Monthly Archives: April 2011

Was it Unconstitutional for President Obama to Proclaim May 6 as a National Day of Prayer?

The Court of Appeals for the Seventh Circuit said no. On April 30, the President issued a proclamation declaring May 6, 2010, as a National Day of Prayer. Freedom From Religion Foundation, Inc. and six of its members (“Plaintiffs) sued … Continue reading

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Should a Lab Teacher Make a Deli Run While Students Are Working Away?

A New York Appellate Court said this week, I don’t think so. Two high school students were left in a science lab while their teacher went to buy food. One student caused an explosion injuring another student (the “Plaintiff”). The … Continue reading

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Can a Middle School Ban Its Students from Wearing the “I ❤ Boobies!” Bracelet?

Two students (a 7th and 8th grader) were suspended for part of one day and another full day at Easton Area Middle School in Pennsylvania after wearing their “I ❤ Boobies! (Keep A Breast)” bracelets to school. The bracelets were distributed … Continue reading

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Should Facebook Have to Return to the Settlement Table?

On April 11, the United States Court of Appeals for the Ninth Circuit denied the Winklevoss twins (plaintiffs) their request to set aside their settlement with Facebook and Mark Zuckerberg (defendants). The plaintiffs sued the defendants claiming they stole their idea … Continue reading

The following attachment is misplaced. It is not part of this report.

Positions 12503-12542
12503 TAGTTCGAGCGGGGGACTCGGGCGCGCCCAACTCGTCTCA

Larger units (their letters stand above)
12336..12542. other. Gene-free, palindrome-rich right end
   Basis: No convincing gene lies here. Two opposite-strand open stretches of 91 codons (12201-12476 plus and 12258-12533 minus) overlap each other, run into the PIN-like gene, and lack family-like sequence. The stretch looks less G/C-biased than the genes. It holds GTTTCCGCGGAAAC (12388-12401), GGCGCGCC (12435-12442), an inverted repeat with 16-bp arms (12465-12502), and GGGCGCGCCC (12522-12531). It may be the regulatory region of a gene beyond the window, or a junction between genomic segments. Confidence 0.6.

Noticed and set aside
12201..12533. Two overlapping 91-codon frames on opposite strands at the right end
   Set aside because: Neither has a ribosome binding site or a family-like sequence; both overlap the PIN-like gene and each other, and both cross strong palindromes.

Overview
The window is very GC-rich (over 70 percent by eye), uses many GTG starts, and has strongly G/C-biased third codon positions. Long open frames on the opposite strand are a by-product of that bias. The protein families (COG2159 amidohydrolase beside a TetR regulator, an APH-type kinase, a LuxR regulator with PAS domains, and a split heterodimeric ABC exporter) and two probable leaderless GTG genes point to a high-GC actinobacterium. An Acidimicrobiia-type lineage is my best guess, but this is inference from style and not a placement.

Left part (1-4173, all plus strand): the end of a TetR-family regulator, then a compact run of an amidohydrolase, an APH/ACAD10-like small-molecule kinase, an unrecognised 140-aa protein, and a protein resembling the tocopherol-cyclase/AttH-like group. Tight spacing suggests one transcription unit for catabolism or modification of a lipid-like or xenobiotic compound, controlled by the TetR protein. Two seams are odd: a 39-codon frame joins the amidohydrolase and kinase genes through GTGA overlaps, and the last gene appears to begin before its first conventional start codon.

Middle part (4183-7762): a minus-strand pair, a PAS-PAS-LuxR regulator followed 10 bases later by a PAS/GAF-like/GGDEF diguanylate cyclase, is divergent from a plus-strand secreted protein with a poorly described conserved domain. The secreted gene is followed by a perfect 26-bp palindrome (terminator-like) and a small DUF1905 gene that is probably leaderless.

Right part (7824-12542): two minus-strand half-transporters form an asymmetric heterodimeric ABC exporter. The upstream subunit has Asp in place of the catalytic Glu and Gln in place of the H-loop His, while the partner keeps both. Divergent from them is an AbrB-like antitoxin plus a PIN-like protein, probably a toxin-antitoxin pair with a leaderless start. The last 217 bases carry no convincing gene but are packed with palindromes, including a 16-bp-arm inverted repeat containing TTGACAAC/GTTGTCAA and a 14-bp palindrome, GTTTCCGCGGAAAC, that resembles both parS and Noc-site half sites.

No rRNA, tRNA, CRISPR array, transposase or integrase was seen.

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Can Government Officials Terminate Employees Based on Their Political Affiliation?

Plaintiffs were maintenance and domestic workers at the governor’s mansion in Puerto Rico. After Governor Fortuno (President of the New Progressive Party) was elected, the plaintiffs (members of the Puerto Rican Popular Democratic Party) were fired. Plaintiffs sued claiming political … Continue reading

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How Far Does an Employer Have to go to Accommodate an Employee’s Religious Beliefs?

A postal service employee asked to have every Saturday off because working from sundown Friday to sundown Saturday conflicted with his religious beliefs as a Seventh-Day Adventist. The United States Postal Service (USPS) said that it couldn’t accommodate his request, … Continue reading

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